Starring: James Stewart, Jeff Chandler, Debra Paget

Director: Delmer Daves
Released: 1950

Mood: If you love ’50s Westerns but you don’t love the same old Native stereotypes and you wish you could find a movie that delivers on that classic Western vibe but is less of a racist old man on a porch telling the story.

 

I can’t remember the last time I saw a movie as enjoyable AND solidly ahead of its time as Broken Arrow.

 

It’s frequently hailed as the first major post-WWII Western to attempt a balanced portrayal of Native Americans – that’s why I bought it. But for over a year now that beautifully restored Blu-ray has sat on my shelf unwrapped, because I was pretty sure that the reviews were wrong and it would suck.

 

I was dead wrong! This is a smart, riveting story unlike all the overtly racist Westerns of its time, and not to be missed.

 

I’m not saying Broken Arrow is a perfect NON-racist Western. This was 1950, so the main Indigenous characters are almost entirely played by white people, including the swarthy Jewish-American Jeff Chandler as Cochise and Debra Paget wearing extremely dark foundation as Sonseeahray. The exception is Canadian actor Jay Silverheels as Geronimo.

 

But I’m a firm believer in critiquing a film’s wokeness (or lack thereof) by holding it up to the works and attitudes of its own time. I mean, this was three years before Disney dropped the wildly popular and terribly racist Peter Pan, and Broken Arrow’s over here risking it all to tell a story that challenges stereotypes.

 

  • It openly criticizes broken treaties, genocide, and racism
  • The white guy isn’t some big white saviour– he frequently acknowledges his ignorance of Native customs, and although he earns Cochise’s trust, he isn’t shown as stronger than any Apache warrior or as rescuing the Apache people
  • Right away the narrator says that many conversations were held in Apache, and are merely being retold in English – so keeping that in mind turns the Apache characters’ dialogue into approximate translations rather than the usual stilted English, and allows the viewer to see Jeffords’ progression from speaking minimal Apache to learning the language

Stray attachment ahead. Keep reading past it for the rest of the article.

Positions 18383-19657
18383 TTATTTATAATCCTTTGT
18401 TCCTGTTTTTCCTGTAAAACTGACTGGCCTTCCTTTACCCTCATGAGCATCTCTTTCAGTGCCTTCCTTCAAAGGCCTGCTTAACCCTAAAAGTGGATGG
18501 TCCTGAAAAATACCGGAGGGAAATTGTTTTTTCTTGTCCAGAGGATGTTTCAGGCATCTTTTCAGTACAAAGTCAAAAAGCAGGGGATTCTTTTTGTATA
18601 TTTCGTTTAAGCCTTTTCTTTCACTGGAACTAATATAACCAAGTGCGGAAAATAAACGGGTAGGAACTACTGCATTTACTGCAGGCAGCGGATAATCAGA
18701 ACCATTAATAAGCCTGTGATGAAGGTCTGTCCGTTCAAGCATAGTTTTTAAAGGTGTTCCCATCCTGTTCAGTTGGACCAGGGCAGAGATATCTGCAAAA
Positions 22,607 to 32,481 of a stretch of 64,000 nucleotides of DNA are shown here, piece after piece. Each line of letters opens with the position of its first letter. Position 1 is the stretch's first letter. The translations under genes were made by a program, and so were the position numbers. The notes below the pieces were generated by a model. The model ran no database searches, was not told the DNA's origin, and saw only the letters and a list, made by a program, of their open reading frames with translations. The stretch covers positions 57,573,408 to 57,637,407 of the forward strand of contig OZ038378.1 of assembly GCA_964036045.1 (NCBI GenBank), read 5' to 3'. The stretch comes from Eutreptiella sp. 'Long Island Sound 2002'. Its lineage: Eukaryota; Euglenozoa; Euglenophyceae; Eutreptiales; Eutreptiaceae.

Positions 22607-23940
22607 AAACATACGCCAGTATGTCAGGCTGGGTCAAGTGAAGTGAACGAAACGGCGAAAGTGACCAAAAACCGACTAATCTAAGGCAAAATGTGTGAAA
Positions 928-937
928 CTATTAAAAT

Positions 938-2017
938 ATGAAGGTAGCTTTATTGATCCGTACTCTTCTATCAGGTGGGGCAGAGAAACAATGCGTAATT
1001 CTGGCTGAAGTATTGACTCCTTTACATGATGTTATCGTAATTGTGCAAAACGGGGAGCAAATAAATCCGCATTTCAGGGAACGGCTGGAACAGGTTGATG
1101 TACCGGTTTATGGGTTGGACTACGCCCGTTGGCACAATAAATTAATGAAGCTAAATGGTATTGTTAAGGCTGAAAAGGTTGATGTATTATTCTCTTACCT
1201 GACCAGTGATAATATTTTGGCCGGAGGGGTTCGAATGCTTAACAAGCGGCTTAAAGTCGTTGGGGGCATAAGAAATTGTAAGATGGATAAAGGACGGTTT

Even if you aren’t seeking a Western with a significantly healthier POV, Broken Arrow is also just a really great f*cking movie.

 

photo of the Broken Arrow 1950 DVD on dark, wet cement

 

Broken Arrow takes place around 1870. It’s loosely based on the true story of Tom Jeffords (James Stewart) and Apache chief Cochise, and how they worked together to end a decade-long war between their people.

 

  • Although it’s more faithful to the facts than many Westerns (ahem, American Outlaws), there was no love story in Jeffords’ real life and everything else is pretty heavily dramatized. Plus, the facts themselves are hazy. If you read the Wikipedia posts for Jeffords and Cochise, even those are inconsistent (Cochise’s makes their friendship sound super-serious, but Jeffords’ makes them out to be mere acquaintances).

In this version, Jeffords finds a badly wounded young Apache and spends a few days healing him, so he is spared when a group of Cochise’s warriors arrive. Meanwhile, Tucson is hard up from Apache attacks on everything and everyone coming in and out of town.

 

Jeffords is sick of the general attitude toward the Apache people, so he decides to go out and try to meet with Cochise. The two begin to trust each other. When General Howard (Basil Ruysdael) arrives in Tucson wanting to negotiate a peace treaty, he naturally asks Jeffords to help.